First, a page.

The shorter days that come with November signify for me the speed with which each year passes. Already we have completed the first half term of this academic year and now well into the second half term and there is still so much to do to ensure that everything related to the impending curriculum and policy changes are digested and disseminated to staff, of the implications, their impact on planning and how they will support learning and achievement at Harrow Way.
We will update middle leaders at our next meeting but I wanted to take the opportunity to give you my reflections. Mark and I have already started these discussions regarding the Harrow Way Curriculum. We need to remember that Ofsted described our curriculum as ‘exceptional’. Hence the challenge with our curriculum is to marry our values with those of the political trajectory; to navigate that path for the benefit of our students.
Here is a flavour of some of the changes
A much greater emphasis on building on previous learning which will require greater collaboration with primary partners who now have the responsibility to ensure at least 85% of pupils are ‘secondary ready’ by the time they leave year 6
The spotlight on destination of learners as they leave secondary school to ensure that all learners can see clear progression to further or higher study or training and work
There is a much greater emphasis on learning grammar explicitly in primary schools which secondary subject teachers will inherit and have to build on. Data will be available from results of a new spelling, grammar and punctuation test that pupils will take at the end of year 6
Most of what is currently covered by the end of year 6 in the Maths curriculum will be covered by the end of year 4 which will have a profound impact on planning the Maths curriculum in key stage 3 to build on previous learning in year 5 and 6
The curriculum for computing will start with pupils learning coding at age 5 and all pupils will have to learn two programme languages from the age of 11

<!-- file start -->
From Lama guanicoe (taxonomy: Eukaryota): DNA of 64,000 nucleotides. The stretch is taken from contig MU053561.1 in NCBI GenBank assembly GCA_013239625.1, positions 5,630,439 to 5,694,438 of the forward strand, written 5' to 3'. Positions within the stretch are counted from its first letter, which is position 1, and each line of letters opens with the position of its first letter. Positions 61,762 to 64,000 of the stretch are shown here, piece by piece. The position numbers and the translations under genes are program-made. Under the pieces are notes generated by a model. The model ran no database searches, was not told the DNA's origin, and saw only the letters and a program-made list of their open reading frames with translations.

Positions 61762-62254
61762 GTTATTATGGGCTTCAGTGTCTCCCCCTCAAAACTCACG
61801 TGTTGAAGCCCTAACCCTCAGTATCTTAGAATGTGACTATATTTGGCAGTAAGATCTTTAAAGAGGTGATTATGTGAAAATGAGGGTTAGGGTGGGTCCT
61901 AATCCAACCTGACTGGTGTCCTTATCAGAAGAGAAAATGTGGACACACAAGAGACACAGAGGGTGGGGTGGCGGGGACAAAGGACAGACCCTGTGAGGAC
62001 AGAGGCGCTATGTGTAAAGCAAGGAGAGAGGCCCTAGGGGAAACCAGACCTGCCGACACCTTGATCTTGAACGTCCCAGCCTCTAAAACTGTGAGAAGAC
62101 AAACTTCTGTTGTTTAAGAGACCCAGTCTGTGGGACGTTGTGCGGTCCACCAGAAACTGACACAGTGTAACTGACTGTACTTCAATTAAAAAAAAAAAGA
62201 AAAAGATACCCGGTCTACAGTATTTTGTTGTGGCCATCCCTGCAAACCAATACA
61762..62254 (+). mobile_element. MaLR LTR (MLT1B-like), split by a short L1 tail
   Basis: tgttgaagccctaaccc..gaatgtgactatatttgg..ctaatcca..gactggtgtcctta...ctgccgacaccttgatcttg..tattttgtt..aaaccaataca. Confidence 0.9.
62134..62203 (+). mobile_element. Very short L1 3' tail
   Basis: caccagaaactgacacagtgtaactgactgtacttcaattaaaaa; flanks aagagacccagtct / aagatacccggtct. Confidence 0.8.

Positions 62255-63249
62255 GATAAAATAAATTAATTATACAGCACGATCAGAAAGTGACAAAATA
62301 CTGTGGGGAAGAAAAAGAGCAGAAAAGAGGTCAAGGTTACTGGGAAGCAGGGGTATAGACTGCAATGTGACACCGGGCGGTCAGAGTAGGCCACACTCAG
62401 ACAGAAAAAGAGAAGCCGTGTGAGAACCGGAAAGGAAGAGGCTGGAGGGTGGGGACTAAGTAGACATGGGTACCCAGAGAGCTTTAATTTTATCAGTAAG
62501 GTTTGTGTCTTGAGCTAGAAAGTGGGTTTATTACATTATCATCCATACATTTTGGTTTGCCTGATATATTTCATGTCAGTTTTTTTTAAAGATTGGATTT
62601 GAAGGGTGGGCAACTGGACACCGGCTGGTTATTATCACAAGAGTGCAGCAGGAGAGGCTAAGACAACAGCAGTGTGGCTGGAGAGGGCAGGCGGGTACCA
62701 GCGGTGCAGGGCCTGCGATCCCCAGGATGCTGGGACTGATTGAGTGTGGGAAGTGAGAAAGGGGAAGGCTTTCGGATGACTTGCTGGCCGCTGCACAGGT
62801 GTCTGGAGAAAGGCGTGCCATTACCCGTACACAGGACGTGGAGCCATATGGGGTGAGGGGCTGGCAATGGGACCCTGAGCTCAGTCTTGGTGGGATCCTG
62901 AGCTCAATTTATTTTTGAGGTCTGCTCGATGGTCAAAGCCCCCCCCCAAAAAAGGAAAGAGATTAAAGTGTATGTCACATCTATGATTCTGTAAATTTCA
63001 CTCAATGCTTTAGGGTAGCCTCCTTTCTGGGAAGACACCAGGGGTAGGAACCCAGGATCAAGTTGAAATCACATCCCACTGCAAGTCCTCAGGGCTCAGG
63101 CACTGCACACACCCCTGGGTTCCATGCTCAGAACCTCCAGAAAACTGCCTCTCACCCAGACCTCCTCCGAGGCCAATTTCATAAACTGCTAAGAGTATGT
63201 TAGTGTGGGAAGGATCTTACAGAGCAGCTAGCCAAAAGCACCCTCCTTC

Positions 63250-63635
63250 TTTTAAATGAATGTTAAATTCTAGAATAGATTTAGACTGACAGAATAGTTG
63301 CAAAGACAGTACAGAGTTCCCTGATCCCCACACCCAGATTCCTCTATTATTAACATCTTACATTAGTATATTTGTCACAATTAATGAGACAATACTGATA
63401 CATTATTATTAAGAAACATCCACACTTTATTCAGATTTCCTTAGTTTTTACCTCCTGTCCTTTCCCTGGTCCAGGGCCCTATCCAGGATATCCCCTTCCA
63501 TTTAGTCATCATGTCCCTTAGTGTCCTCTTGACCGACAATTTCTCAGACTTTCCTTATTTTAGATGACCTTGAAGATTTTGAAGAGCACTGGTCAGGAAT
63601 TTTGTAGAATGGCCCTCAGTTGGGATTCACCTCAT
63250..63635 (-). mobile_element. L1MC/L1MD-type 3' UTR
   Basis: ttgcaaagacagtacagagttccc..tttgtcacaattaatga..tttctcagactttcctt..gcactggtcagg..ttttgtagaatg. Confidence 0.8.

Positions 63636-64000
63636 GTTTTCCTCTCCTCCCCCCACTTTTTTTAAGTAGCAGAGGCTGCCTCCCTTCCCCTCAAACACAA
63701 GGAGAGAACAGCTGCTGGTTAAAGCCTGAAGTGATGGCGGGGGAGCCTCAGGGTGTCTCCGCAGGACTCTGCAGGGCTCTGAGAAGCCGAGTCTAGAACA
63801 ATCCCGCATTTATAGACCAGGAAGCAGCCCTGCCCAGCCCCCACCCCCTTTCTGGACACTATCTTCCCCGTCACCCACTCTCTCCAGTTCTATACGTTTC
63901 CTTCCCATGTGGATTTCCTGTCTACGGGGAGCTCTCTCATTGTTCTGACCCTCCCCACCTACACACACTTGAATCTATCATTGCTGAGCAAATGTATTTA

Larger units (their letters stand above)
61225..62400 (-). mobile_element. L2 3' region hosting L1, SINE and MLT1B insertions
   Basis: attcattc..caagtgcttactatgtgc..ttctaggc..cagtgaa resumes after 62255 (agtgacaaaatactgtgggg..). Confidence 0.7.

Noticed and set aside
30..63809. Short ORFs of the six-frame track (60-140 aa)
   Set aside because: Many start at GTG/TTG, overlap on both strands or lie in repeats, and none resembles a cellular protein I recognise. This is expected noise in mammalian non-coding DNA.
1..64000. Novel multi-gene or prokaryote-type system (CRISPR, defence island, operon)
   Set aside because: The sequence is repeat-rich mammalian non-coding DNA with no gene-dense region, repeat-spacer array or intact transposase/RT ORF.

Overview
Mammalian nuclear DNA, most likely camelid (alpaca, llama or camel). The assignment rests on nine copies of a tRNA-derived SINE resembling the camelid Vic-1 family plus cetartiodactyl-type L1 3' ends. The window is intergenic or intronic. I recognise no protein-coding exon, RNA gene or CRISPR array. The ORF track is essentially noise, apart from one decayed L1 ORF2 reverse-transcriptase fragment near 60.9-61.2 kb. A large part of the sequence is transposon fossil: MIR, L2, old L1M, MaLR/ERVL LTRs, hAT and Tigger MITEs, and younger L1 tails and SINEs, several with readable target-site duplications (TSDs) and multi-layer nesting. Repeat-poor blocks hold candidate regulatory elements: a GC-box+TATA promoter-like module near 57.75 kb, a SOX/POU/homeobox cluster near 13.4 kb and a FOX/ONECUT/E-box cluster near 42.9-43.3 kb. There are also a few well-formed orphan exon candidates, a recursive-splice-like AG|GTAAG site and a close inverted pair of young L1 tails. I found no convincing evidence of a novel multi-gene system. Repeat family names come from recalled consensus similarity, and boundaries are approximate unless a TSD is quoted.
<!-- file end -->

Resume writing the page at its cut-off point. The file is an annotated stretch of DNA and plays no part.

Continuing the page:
New grading system for GCSE from 1-9 with 9 being the highest grade. Accountability measures will mean that performance tables will rely on the results from 8 subjects and will measure pupil progress and not as previously an arbitrary threshold from D to C. See attached summary – emailed to staff at the end of October. We will be going through this in detail at the next middle leaders meeting. Accountability MJS
Tiering will only be used in subjects where untiered papers will not allow students at the lower end of the ability range to demonstrate their knowledge and skills, or will not stretch the most able. The tiering model used will be decided on a subject by subject basis.
All new GCSEs will be fully linear with assessment at the end of the course and content not divided into modules.
Exams will be the default method of assessment, except when they can’t provide valid assessment of the skills required. Again, this will be decided on a subject by subject basis.
Exams will only be available in the summer, apart from a November series for English Language and Maths. This series is for students who were at least 16 on the preceding 31 August.
English Language, English Literature and Maths GCSEs will be reformed first, ready for first teaching in 2015.
Deeper and much more robust GCSE and A Level content especially in English Maths and Science with a greater emphasis on facts and structure
OFSTED want to see that there is breadth and depth and want to see schools delivering the curriculum alongside wider learning to develop the ‘whole child’ with elements such as problem solving, public speaking, debating and negotiating skills
Pupils will start to learn a foreign language from age 7
There is a leak from the DFE that suggests that the aim is that 90% of students will have the English Baccalaureate Certificate (but by 18), so our current Year 9 students will have to compete in a world where the vast majority of students have these qualifications. The EBACC proposals are controversial but we understand that our curriculum needs to be developed in the arena of this political direction.
Don’t forget to forward this information to colleagues in your department.